Cooking with animal fats vs. “vegetable oils”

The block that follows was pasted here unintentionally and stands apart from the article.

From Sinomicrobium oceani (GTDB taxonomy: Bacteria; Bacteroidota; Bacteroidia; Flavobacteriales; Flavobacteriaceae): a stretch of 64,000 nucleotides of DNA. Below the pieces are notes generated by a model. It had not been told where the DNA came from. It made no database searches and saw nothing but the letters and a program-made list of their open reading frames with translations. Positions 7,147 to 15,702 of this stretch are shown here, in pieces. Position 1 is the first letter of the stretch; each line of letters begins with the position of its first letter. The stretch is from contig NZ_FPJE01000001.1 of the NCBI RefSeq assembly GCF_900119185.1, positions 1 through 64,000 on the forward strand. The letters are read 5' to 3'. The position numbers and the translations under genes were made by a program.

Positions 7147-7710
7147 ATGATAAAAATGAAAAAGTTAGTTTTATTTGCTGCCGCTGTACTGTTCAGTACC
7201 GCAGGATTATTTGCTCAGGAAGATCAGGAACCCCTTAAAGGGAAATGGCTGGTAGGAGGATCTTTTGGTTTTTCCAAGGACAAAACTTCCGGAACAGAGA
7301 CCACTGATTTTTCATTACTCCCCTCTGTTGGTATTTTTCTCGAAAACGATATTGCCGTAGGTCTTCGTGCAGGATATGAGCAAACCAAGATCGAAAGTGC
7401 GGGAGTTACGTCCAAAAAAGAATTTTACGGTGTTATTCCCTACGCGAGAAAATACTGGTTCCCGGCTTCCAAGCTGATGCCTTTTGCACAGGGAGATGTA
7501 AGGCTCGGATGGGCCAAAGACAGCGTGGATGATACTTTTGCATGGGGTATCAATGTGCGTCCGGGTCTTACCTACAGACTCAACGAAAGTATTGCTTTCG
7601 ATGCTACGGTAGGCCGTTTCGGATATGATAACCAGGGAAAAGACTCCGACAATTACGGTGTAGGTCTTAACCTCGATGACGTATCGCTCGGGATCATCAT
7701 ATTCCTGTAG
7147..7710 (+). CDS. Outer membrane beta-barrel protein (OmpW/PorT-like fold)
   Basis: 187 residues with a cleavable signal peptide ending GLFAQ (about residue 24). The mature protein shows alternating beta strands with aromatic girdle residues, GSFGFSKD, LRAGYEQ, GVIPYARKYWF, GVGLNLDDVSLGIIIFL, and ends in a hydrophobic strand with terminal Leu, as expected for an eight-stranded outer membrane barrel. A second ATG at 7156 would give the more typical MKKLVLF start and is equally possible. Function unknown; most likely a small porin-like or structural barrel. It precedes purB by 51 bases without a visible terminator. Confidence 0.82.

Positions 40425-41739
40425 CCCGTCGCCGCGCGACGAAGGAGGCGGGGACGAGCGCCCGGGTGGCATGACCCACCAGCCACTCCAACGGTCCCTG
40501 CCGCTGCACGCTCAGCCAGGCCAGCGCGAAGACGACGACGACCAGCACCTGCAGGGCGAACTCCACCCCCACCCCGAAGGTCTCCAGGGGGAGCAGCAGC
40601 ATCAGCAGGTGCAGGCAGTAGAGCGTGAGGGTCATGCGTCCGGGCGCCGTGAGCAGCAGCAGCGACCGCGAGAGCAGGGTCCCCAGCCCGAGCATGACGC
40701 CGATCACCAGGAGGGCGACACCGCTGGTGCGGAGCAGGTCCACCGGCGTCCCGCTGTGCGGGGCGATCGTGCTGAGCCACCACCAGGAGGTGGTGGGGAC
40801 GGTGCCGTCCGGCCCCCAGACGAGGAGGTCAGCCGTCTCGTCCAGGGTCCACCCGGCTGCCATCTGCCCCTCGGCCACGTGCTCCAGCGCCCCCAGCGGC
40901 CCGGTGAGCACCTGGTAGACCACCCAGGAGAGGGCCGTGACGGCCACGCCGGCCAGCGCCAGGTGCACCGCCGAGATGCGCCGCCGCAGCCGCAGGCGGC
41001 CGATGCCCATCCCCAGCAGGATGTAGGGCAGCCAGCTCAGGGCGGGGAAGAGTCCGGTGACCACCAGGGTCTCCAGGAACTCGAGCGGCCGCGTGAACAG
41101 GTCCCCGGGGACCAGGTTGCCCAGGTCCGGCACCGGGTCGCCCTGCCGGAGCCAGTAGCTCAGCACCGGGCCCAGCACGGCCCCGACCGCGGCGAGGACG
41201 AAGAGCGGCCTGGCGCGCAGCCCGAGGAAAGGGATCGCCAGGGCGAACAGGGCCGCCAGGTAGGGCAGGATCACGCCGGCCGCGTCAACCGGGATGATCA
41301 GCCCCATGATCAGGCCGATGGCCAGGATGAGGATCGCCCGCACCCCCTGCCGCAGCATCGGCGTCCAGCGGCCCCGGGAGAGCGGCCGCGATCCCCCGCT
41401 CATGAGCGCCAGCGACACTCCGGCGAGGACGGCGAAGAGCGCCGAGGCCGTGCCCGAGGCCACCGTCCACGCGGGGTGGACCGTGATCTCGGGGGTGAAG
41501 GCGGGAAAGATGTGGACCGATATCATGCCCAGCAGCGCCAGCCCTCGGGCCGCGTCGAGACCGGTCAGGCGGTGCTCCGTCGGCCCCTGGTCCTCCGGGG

Lard is pork fat, tallow is beef fat and schmaltz is chicken or duck fat and If you were to go to the supermarket and pick up a ready-made product and see one of these fats in it, or wanted to try a recipe which called for one of these fats, chances are you would cringe. We have been conditioned to think that animal fat consumption is a quick way to an early death by clogging our arteries and the opposite is true with the consumption of vegetable oils such as canola, corn, sunflower, safflower, cottonseed oil, and soy, as a substitute for animal fats. However, don’t be fooled by the stereotypical profiles of each and especially the wholesomeness of the above mentioned “vegetable oils” because the truth is more complex than that. These oils typically seen in many products at the supermarket are hardly vegetables. Some fall under the umbrella of industrial oils, have had their genetics modified, and have been tampered with in other ways in the past few decades that make me question their healthfulness over a long exposure time.